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Don’t Burn the Day

Don’t Burn the Day

Dave Matthews, two funerals and one wake up call.


This week I had the unusual experience of being asked to officiate at two funerals. While never exactly enjoyable, I find that they are reflection opportunities bar none. Nothing is quite as sobering as witnessing that final brief journey from surface to deep six.

One of the relatives, a kind man in his seventies, looked me in the eye just after and noted, “Rabbi, that’s going to be me someday. How am I supposed to process that?” My first thought was Man, it's late in the game to start mulling this one over. And my second was, But good! Better late than never.

On my way home I slid open my Ipod and hit shuffle. There is a particular tune that always seems to pop up when I’m in a contemplative mood. It’s by Dave Matthews and it’s called Pig. This verse caught me:

What if a great wave should wash us all away?
Just thinking out loud
Don’t mean to dwell on this dying thing
But look at my blood
It’s alive right now

I don’t know all that much about Dave Matthews and I don’t want to make him out to be some great philosopher, but I think he really hits something deep in this song. Counter-intuitively, I end up feeling strangely alive and happy after confronting the ultimate conclusion of the human experience, and I know now that the two concepts are intrinsically linked.

I end up feeling strangely alive after confronting death.

In Ecclesiastes, King Solomon informs us that it is better to go to a house of mourning than to one of feasting. Why? Because the party, while briefly fun, generally serves to mask our ongoing battle with reality. Being forced to look death in the face is like acquiring a mental scalpel that invariably causes us to slash away all of the pettiness and superfluities of our day to day lives. With those gone, we start to deeply appreciate life.

I think this is what Dave means when he sings “don’t burn the day” – don’t waste your precious time fixated on that which is unimportant and saps all of our energy and joy.

The time is short but that’s all right
Maybe I’ll go in the middle of the night
Take your hands from your eyes, my love
All good things must come to an end some time
But don’t burn the day away
Don’t burn the day away…

Rabbi Noah Weinberg, of blessed memory, would drill into us “the battle for life is the battle for sanity” –theories are all fine and good but until we are able to live them, to put into practice what we profess to hold dear, we are not truly alive. It’s this tendency to forget, to lose inspiration, that makes integration of expanded consciousness so bedeviling.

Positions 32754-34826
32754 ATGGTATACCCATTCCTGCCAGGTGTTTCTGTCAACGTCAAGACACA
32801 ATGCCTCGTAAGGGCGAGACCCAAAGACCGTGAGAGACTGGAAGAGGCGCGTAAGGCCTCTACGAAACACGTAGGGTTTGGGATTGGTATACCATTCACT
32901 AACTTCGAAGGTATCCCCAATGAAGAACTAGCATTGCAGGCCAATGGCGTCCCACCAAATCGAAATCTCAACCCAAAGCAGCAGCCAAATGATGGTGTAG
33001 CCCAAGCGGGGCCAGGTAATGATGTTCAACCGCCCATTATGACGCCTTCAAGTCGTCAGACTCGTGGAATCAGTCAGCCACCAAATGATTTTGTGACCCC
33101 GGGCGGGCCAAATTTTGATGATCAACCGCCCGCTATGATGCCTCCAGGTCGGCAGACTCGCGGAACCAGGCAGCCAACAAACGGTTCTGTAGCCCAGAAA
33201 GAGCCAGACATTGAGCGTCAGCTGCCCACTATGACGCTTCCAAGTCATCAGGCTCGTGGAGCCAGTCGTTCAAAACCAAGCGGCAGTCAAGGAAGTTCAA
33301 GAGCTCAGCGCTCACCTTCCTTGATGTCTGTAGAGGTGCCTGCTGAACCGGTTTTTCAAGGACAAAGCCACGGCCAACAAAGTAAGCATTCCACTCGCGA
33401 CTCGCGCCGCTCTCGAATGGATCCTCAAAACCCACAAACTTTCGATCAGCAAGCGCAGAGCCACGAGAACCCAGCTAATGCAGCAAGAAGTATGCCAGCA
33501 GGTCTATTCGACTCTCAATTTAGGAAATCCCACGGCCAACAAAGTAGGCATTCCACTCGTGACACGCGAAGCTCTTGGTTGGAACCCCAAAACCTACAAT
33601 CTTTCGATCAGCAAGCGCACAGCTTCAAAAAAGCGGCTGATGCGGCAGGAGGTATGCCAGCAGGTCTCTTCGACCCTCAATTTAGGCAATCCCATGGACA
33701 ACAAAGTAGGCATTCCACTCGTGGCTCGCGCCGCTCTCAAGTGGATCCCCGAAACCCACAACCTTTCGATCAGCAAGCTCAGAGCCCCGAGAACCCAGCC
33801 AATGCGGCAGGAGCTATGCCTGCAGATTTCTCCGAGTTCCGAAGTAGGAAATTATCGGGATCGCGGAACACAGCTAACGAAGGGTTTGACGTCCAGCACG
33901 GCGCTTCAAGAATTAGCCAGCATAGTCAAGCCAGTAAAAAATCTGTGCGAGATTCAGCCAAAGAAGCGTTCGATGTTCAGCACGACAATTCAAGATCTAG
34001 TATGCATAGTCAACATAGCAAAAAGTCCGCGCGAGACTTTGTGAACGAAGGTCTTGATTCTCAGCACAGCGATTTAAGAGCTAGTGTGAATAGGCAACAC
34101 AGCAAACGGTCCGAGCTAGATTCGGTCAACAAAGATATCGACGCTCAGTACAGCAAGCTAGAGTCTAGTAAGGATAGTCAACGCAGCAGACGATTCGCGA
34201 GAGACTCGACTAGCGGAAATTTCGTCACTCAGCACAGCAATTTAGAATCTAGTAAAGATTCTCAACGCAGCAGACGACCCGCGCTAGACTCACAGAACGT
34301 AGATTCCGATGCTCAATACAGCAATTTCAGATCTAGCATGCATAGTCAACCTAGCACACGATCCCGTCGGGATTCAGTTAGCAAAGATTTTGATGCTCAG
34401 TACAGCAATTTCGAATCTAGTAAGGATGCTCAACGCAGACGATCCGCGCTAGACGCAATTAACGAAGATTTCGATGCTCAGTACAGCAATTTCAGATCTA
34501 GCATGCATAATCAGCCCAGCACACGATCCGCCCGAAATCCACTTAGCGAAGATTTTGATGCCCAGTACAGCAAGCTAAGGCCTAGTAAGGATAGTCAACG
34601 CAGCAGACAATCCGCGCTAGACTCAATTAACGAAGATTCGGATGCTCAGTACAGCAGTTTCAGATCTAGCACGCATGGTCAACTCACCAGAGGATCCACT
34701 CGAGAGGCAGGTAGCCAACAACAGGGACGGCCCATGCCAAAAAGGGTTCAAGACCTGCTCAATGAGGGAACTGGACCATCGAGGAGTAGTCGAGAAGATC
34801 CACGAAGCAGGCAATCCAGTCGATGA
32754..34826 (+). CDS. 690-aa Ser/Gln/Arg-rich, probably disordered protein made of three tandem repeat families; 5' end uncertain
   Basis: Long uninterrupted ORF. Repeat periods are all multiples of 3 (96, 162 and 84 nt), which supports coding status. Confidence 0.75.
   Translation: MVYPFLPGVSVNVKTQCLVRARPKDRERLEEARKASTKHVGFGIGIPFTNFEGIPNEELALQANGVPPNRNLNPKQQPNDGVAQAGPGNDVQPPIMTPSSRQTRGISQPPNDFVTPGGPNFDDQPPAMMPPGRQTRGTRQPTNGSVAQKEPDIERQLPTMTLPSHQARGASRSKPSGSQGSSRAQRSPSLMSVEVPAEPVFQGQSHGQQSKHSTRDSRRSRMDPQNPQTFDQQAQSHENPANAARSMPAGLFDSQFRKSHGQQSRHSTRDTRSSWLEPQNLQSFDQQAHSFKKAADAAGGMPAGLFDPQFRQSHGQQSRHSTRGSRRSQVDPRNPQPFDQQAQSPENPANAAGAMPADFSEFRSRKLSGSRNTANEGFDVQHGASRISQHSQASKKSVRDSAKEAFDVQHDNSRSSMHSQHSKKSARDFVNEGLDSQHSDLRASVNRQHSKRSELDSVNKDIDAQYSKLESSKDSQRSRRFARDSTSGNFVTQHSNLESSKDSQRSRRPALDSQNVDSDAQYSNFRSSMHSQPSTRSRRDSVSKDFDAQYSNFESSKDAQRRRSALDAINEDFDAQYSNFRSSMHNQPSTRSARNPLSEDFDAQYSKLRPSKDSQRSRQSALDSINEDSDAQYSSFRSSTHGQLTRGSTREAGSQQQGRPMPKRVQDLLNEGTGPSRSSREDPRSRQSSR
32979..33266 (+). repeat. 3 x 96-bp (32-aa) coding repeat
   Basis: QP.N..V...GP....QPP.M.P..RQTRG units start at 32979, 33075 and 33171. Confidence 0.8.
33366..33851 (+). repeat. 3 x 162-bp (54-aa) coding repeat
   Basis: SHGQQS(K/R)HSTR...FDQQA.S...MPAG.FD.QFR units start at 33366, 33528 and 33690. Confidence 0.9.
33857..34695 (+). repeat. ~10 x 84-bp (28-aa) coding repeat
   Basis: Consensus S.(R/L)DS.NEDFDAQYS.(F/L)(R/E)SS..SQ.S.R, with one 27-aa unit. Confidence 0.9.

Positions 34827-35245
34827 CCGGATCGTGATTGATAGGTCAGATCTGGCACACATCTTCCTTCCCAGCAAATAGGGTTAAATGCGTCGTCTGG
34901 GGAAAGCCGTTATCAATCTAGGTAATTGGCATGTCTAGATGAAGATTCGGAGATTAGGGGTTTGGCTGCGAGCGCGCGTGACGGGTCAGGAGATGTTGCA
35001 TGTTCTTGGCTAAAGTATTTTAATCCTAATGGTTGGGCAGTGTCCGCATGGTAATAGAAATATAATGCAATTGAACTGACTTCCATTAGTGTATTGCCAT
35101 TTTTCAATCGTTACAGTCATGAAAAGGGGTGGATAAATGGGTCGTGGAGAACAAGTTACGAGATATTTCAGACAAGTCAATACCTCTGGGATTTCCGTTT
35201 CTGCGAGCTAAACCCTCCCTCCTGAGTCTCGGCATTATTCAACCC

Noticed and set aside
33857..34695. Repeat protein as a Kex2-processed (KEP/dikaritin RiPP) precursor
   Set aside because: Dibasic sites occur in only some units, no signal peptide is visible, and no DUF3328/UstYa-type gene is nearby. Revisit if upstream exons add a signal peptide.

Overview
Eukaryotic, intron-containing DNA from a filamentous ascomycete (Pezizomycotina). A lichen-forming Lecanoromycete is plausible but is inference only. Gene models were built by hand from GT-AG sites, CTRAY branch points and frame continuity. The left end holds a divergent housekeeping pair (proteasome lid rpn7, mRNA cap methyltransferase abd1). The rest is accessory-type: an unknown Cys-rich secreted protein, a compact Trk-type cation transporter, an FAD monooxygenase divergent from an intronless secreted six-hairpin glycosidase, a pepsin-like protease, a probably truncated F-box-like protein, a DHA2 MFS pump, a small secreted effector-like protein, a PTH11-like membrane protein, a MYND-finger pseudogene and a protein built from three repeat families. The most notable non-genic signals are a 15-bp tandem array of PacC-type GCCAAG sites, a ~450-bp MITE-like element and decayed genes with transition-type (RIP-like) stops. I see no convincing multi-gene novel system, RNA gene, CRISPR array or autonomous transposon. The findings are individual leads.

Sometimes we can go for weeks or months riding a wave of growth and internal achievement only to slam headlong into a wall of humiliating failure. I had such an experience last week where I not only burned the day, I charred it and it left me feeling physically ill. The trick when we hit those turbulent patches is to strive to remember what's intrinsically important in life.

The Talmud tells us that when we feel our “evil urge” overpowering us we should say the Shema, a profound meditation on the Unity of the Creator, thereby helping us to stay focused on what is right and good. If that fails we are encouraged to remember the day of death. There we are again, with that splash of cold water meant to jolt us out of our ethical apnea.

It would be understandable to view this all as rather morbid – but it’s not. It’s actually quite life affirming. Unfortunately it's just not possible to live life to the fullest until we have fully embraced the totality of what it is, for better or worse. We spend so much of our life pretending that we belong to a special club of people who do not age, do not suffer and do not die. We are in for a series of rude awakenings.

To the very end and beyond, it’s all about love.

The point of the Jewish burial and the seven-day mourning period is specifically to focus the mourners on the loss so that they can experience it deeply, process and then move on. It’s actually forbidden to mourn any more than one full year. At that point the beauty and joy inherent in all of creation must once again become dominant.